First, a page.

Java Reference
In-Depth Information
(Algorithm 4.2). Essentially the algorithm is based on the manipulation of
sets of items and sets of features.
Decision point
How do we represent the sets manipulated by the algorithm?
The simplest choice would be to use arrays that contain the elements of
the set; in this case we would have to implement all the operations for
manipulating such arrays. An alternative would be to use the standard col-
lection classes of Java (Sidebar 4.3). We choose the latter option because it
makes use of already defined operations and lets us focus on the algorithm.
Sidebar 4.3 Arrays vs collections
Collections were introduced in version 1.2 of Java. The main collection interface
is Collection . It is a container of elements that can be added to or removed from the
collection. Elements can be iterated on by means of an Iterator object. When com-
pared with an array, a collection does not exhibit a specific implementation, its
elements are not ordered, and it does not have a fixed size.
Another important difference between collections and arrays is that the former
treat their elements as Object , while the latter can have different types of elements.
The fact that collections deal with Object has two main consequences:
they cannot contain primitive type (e.g. int );
a cast is necessary when accessing their elements.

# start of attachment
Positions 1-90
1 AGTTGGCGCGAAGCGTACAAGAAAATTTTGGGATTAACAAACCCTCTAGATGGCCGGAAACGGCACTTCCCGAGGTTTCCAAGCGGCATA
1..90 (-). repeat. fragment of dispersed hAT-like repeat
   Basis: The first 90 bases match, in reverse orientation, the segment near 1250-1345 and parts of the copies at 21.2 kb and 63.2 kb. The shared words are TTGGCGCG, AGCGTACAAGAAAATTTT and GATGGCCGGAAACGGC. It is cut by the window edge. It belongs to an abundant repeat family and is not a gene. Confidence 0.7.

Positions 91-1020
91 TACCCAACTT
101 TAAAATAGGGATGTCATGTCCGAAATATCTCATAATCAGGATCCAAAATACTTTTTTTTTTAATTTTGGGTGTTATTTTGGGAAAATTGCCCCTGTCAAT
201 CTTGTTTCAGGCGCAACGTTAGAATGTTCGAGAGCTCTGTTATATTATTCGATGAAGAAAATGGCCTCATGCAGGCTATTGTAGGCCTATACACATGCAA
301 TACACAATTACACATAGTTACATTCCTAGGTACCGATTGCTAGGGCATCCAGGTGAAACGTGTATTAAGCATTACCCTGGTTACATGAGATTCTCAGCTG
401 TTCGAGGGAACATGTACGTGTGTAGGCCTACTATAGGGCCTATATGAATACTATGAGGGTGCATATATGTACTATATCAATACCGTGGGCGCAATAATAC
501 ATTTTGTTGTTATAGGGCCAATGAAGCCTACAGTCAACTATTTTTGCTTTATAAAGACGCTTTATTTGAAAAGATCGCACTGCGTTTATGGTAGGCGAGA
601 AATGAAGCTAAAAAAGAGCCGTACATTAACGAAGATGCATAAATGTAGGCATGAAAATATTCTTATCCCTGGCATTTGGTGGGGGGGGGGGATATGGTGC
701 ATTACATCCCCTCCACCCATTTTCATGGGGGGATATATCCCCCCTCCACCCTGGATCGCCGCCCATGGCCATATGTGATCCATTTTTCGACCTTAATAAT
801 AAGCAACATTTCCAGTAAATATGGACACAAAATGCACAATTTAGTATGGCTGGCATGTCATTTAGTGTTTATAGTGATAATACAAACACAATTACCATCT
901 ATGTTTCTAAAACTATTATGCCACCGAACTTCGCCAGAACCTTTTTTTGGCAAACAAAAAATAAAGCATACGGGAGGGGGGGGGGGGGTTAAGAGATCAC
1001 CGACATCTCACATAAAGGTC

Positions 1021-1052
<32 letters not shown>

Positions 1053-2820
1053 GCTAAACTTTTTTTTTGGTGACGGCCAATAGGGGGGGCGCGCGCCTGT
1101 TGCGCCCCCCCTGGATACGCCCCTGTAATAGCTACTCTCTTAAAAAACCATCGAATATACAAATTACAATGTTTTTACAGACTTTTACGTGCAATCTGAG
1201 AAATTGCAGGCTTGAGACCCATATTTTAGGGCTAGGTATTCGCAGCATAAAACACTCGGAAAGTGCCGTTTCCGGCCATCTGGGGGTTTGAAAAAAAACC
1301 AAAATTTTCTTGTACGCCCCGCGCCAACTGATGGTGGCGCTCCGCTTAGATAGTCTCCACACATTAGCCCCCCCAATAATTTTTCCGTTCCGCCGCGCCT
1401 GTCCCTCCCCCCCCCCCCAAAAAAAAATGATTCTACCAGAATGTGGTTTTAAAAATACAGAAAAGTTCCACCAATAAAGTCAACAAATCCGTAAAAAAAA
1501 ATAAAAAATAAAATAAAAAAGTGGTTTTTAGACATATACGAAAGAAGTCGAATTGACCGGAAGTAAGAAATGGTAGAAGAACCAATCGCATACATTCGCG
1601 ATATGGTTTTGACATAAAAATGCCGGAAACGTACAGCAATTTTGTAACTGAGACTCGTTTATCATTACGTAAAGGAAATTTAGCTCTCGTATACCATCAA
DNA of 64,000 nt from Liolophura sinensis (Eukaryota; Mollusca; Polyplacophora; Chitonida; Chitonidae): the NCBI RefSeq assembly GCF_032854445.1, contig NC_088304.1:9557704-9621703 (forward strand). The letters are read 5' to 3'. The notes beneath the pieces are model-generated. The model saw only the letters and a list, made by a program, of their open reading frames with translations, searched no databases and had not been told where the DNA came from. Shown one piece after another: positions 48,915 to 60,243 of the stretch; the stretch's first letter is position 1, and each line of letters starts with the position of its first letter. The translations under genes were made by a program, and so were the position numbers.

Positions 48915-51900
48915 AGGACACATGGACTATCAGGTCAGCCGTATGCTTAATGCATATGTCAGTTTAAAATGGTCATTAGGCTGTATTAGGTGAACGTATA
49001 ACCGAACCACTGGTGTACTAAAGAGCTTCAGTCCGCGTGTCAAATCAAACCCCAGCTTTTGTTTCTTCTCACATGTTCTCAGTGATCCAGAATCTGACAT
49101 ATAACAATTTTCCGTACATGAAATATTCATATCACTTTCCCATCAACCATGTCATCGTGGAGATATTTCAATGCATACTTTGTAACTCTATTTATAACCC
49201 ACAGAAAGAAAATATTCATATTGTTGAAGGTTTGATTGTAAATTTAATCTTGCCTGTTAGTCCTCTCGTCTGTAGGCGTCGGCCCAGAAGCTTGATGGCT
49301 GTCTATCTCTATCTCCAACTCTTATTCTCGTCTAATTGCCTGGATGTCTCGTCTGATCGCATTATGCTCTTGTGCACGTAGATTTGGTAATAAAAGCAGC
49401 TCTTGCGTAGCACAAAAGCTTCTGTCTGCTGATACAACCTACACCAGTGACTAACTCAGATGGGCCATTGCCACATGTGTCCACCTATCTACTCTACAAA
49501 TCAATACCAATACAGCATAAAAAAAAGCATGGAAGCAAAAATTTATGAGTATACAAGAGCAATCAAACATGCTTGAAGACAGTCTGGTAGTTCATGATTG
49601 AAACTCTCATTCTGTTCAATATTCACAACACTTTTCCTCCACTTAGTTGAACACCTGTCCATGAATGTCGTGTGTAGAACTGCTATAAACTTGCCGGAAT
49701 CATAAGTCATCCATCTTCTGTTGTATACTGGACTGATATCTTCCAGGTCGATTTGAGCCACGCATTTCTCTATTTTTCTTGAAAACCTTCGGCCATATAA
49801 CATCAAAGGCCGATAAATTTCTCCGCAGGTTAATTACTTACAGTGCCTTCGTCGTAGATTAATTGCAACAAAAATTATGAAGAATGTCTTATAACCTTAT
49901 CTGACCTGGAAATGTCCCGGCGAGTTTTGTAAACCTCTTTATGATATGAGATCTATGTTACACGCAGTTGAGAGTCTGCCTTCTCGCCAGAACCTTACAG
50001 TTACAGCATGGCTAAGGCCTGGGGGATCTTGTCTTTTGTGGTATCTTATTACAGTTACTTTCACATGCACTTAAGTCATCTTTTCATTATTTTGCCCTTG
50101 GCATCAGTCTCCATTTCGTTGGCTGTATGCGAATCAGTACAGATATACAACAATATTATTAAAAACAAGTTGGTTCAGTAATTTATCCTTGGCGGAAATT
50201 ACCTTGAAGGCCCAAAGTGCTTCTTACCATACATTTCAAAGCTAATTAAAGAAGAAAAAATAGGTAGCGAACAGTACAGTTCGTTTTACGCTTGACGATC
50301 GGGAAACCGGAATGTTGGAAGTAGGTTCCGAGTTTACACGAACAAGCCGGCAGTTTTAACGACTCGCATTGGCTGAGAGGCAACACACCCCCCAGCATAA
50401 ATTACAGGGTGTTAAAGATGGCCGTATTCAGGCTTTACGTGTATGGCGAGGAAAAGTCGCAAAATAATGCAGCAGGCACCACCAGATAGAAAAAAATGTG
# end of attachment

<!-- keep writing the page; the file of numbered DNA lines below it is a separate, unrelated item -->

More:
Since primitive types are not allowed, wrapper classes (e.g. Integer ) should be
used instead. Using casts brings a minor decrease in readability. We can compare
arrays and collections looking at how simple operations can be performed.
Iterator it # items.iterator();
while (it.hasNext()){
String item # (String);
// do something with the item
Using an array the same iteration code can be written as follows:
for ( int i # 0; i < items.length; !! i){
String item # items[i];
// do something with the item
The two variations of iteration are almost equally complex. The main weakness
of the former is the necessity of using casts to adapt the Object , manipulated by the
collections, and the effective classes manipulated by the program. Manipulating
Object instead of specific classes, gives great flexibility, because it is possible to
write algorithms that are independent of details.
Up to now we have looked at the advantages of using the elements of a collec-
tion; collections provide several advantages also in populating the set. When using
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